Most of us are lucky enough to experience sibling rivalry, and I say “lucky” because it is part and parcel of having a brother or sister. I both love and hate my brother at times, and I know I drive him crazy. But imagine if communicating with your sibling was challenging or they couldn’t reciprocate your feelings (even the positive ones).
Life throws us all challenges, but being the brother or sister of a young person with a disability has its own added set of pressures. There can be the pressure to do well at school, sport, art, music or pretty much anything you try, the added responsibilities and having to act like an adult before you even reach double figures in age, having to be ‘good’ all the time because your parents have their hands full already, managing your mixed emotions, or missing out on ‘normal kid stuff’ because your parents just don’t have the time, energy, money.
It can be hard sometimes to be the sibling of someone with a disability. That’s why we run MacKillop’s Siblings Program known as Sibz. Sibz is for children and young people who have a brother or sister with a disability.
Unfortunately the siblings of a child with a disability are a forgotten cohort of people needing support.Do a search for support programs for parents, carers or people with a disability and you’ll find many options. If you look for support for siblings your choices drastically drop. Siblings don’t fall into the disability or ‘at risk’ categories so they can fall through the gaps.
Sibz provides siblings who, due to their brother or sister’s high support needs, may have limited access to social groups and fun recreational opportunities. It allows them to experience something that is especially for them. Sibz runs on donations and the staff volunteer their time.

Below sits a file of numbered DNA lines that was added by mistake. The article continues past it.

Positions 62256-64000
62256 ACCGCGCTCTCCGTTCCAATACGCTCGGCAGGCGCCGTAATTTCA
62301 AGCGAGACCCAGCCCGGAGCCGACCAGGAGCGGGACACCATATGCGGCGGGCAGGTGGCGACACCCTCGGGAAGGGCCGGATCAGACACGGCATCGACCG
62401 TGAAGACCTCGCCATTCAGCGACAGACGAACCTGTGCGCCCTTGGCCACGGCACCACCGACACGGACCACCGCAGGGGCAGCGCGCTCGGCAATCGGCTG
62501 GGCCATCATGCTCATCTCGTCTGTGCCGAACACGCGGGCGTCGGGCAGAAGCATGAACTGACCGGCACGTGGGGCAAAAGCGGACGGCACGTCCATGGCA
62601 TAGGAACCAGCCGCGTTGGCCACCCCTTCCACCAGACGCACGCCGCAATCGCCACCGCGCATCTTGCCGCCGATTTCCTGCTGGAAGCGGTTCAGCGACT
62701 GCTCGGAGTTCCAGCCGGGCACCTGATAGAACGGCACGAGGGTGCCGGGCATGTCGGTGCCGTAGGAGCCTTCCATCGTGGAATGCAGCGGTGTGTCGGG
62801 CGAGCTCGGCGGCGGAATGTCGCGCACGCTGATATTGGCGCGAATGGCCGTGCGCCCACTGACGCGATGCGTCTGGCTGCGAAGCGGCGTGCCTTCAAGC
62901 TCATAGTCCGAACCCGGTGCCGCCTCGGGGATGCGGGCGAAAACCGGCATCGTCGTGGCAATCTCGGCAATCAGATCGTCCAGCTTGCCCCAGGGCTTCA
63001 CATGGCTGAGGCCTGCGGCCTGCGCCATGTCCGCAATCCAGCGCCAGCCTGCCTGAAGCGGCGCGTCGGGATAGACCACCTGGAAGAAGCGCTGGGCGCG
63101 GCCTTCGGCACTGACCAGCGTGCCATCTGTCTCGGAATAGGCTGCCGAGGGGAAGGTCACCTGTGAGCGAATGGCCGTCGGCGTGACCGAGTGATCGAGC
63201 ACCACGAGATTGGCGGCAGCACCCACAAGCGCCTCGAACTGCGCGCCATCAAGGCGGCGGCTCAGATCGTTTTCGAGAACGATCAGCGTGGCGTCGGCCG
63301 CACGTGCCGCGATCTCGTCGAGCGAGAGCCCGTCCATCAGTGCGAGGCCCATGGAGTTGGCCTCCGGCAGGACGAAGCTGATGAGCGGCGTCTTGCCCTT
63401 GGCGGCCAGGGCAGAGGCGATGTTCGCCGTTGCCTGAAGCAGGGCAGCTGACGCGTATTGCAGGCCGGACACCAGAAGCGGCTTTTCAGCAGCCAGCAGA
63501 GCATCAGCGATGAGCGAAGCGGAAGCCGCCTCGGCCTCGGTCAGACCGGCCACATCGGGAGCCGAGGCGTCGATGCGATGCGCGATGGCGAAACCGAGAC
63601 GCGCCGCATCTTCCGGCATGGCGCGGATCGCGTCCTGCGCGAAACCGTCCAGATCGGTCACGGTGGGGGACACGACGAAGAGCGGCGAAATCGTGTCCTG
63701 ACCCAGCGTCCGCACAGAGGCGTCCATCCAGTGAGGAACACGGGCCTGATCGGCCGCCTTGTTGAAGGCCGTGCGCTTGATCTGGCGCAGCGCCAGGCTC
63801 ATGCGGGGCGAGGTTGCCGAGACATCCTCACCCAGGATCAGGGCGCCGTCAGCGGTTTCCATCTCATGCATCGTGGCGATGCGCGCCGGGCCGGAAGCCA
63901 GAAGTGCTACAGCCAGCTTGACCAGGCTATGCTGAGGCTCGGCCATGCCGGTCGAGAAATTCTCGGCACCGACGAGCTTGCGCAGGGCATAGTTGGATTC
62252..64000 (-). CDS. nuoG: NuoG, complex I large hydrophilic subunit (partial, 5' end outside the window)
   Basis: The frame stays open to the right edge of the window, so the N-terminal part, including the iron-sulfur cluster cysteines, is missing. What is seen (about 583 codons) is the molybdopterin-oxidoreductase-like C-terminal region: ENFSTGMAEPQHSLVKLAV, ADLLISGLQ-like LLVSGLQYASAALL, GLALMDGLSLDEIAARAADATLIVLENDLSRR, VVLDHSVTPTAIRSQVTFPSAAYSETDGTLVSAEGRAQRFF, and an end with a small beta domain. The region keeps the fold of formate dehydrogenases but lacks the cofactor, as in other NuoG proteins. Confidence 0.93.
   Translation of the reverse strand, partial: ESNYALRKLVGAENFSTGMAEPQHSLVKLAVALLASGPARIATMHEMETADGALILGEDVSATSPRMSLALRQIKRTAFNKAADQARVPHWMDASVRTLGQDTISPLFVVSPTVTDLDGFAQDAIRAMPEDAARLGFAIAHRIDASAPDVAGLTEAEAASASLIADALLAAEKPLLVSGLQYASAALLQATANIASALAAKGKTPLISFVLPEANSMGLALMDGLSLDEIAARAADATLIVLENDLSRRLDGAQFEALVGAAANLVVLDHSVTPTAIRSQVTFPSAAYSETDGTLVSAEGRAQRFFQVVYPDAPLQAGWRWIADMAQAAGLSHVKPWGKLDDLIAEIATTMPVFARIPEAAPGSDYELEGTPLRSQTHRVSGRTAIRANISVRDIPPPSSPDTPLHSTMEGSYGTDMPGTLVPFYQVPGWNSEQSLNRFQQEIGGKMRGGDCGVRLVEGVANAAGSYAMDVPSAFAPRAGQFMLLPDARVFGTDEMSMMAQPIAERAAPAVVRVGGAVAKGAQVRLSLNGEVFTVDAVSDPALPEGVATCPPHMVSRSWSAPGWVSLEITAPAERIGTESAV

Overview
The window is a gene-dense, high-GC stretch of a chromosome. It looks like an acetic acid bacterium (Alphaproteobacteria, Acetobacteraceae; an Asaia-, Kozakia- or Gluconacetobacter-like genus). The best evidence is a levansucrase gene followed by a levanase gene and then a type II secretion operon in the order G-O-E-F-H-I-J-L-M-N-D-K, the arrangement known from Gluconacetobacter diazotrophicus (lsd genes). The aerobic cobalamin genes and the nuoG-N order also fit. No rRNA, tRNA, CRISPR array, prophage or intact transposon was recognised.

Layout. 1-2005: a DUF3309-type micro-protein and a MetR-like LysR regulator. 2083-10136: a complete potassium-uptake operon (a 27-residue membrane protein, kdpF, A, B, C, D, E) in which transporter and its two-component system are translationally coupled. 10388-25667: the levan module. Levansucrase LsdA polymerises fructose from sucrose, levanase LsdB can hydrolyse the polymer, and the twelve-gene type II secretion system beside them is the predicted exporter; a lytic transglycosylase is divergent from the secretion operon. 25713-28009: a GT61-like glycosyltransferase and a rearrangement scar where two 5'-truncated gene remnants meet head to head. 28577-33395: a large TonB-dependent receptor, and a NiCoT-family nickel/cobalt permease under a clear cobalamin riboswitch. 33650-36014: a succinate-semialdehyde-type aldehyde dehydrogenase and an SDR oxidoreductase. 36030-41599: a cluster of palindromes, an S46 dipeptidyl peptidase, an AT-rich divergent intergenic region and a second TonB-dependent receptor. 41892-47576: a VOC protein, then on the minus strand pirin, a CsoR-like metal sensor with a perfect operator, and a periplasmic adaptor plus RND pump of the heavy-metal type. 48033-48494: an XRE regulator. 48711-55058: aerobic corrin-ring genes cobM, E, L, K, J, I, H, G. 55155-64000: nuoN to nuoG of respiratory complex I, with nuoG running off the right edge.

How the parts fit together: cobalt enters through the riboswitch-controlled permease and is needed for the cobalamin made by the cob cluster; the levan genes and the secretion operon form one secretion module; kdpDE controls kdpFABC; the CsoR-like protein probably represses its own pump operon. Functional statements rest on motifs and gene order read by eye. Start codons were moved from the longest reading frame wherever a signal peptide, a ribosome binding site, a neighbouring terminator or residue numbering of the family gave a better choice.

Sibz aims to:
- run activities for siblings that enable them to interact with children their own age and form strong friendships
- provide a social network where young people have something in common (a brother/sister with a disability) and can take ownership of their own group away from family and other friends
- provide a nurturing environment where participants are comfortable to be themselves and have freedom to grow and learn
- contribute to the development of young peoples’ skills, self-efficacy and self-esteem
- provide a non-formal approach to groups where all participants feel that they make the greatest contributions and feel safe, respected, and equal
- provide the siblings with another trusted adult to discuss their thoughts and feelings
In a nutshell, Sibz provides young people the opportunity to spend time with other kids who are experiencing similar situations, make some new friends and learn some new skills. It’s a chance for them to be like any other kid without the added responsibilities of caring for their sibling or helping around at home, with other kids who are experiencing similar situations.
(And if my brother is reading this, I do love him.)